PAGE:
Jump to Navigation

The Art of Lèse Majesté

Print this article   Email this article

Monarchs claim to be surrounded by an aura of majesty. Cartoon historian Mark Bryant examines some famous incidents when a caricaturist’s pen punctured this aura and revealed the lack of a sense of humour in high places.

From the beginning of Victoria’s reign until the 1960s, political cartoonists and caricaturists in Britain were remarkably respectful towards the royal family. Indeed Punch (founded in 1841) rarely even published cartoons featuring the monarch. Gone were the days of Rowlandson, Cruikshank and others who had mercilessly lampooned Victoria’s uncle, George IV, and were fined and even imprisoned for such acts. Victoria had said ‘We are not amused’ and that seemed to be an end of it until Private Eye and Spitting Image came on the scene more than a century later.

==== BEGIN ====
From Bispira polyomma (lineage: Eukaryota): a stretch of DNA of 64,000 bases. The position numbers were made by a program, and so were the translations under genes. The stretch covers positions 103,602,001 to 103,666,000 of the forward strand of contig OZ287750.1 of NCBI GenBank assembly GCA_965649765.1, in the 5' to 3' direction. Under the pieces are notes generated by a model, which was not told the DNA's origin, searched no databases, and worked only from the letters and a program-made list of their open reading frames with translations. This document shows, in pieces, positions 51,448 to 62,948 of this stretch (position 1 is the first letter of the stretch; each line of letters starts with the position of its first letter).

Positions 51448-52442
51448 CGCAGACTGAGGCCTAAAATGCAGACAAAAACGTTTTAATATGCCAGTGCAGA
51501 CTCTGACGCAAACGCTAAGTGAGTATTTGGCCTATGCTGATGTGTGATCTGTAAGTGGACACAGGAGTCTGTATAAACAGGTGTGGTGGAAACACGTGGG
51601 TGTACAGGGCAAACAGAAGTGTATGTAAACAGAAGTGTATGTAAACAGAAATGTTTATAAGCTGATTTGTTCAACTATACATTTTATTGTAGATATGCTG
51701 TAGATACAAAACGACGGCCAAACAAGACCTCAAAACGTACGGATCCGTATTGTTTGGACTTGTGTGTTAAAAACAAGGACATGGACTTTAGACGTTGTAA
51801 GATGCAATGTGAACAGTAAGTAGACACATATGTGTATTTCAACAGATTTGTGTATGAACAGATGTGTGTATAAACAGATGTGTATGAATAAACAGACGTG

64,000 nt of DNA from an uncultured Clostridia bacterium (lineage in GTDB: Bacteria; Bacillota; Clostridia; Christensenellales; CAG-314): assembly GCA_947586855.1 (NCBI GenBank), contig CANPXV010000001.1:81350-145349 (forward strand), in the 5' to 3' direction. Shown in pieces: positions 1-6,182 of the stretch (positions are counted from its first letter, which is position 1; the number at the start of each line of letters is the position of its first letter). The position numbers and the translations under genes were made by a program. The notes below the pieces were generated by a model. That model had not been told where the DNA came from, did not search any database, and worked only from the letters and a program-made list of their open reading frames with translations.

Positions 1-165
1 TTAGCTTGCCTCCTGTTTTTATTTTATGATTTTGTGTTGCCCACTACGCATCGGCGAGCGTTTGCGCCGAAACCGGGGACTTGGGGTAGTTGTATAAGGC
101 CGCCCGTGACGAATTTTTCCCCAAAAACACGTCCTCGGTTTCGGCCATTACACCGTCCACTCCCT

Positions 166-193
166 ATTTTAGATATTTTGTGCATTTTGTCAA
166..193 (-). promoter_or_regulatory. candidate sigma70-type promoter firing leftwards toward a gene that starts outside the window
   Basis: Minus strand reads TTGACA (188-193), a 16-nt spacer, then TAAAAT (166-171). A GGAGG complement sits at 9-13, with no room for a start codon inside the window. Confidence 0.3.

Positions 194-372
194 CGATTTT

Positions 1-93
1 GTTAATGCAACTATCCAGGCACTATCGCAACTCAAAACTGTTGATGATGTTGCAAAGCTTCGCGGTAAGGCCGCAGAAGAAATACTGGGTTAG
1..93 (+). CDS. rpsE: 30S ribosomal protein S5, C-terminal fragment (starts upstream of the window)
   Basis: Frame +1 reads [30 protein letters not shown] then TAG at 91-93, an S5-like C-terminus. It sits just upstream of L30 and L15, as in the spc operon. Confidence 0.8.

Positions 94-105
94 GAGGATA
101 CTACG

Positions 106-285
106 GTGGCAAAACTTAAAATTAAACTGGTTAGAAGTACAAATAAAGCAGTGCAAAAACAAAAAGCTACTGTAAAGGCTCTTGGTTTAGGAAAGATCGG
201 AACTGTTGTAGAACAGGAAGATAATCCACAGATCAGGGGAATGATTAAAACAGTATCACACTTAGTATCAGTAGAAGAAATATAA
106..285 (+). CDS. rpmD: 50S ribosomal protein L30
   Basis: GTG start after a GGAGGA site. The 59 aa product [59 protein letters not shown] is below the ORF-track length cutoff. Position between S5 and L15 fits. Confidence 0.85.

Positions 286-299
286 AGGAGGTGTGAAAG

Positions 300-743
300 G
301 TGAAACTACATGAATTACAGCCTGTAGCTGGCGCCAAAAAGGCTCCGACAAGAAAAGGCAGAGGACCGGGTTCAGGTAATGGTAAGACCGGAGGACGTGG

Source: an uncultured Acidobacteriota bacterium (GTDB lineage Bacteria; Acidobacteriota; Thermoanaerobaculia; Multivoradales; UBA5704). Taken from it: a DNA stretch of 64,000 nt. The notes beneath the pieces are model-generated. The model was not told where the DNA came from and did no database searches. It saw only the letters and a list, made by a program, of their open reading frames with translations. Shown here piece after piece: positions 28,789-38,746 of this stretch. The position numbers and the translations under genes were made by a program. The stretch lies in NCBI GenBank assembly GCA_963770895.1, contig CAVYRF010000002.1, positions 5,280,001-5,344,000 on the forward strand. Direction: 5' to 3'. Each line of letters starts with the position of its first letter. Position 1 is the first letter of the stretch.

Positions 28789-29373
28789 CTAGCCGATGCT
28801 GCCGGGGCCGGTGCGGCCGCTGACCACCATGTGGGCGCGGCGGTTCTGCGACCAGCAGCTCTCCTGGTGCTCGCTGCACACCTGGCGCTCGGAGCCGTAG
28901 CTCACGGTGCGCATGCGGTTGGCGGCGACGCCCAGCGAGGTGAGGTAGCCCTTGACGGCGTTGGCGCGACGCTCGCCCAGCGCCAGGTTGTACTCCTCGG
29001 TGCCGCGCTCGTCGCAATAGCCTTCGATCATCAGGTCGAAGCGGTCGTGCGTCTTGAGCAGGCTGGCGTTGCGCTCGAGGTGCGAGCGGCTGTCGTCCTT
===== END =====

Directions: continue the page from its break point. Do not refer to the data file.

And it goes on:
This article is available to History Today online subscribers only. If you are a subscriber, please log in.

Please choose one of these options to access this article:

Call our Subscriptions department on +44 (0)20 3219 7813 for more information.

If you are logged in but still cannot access the article, please contact us



About Us | Contact Us | Advertising | Subscriptions | Newsletter | RSS Feeds | Ebooks | Podcast
Copyright 2012 History Today Ltd. All rights reserved.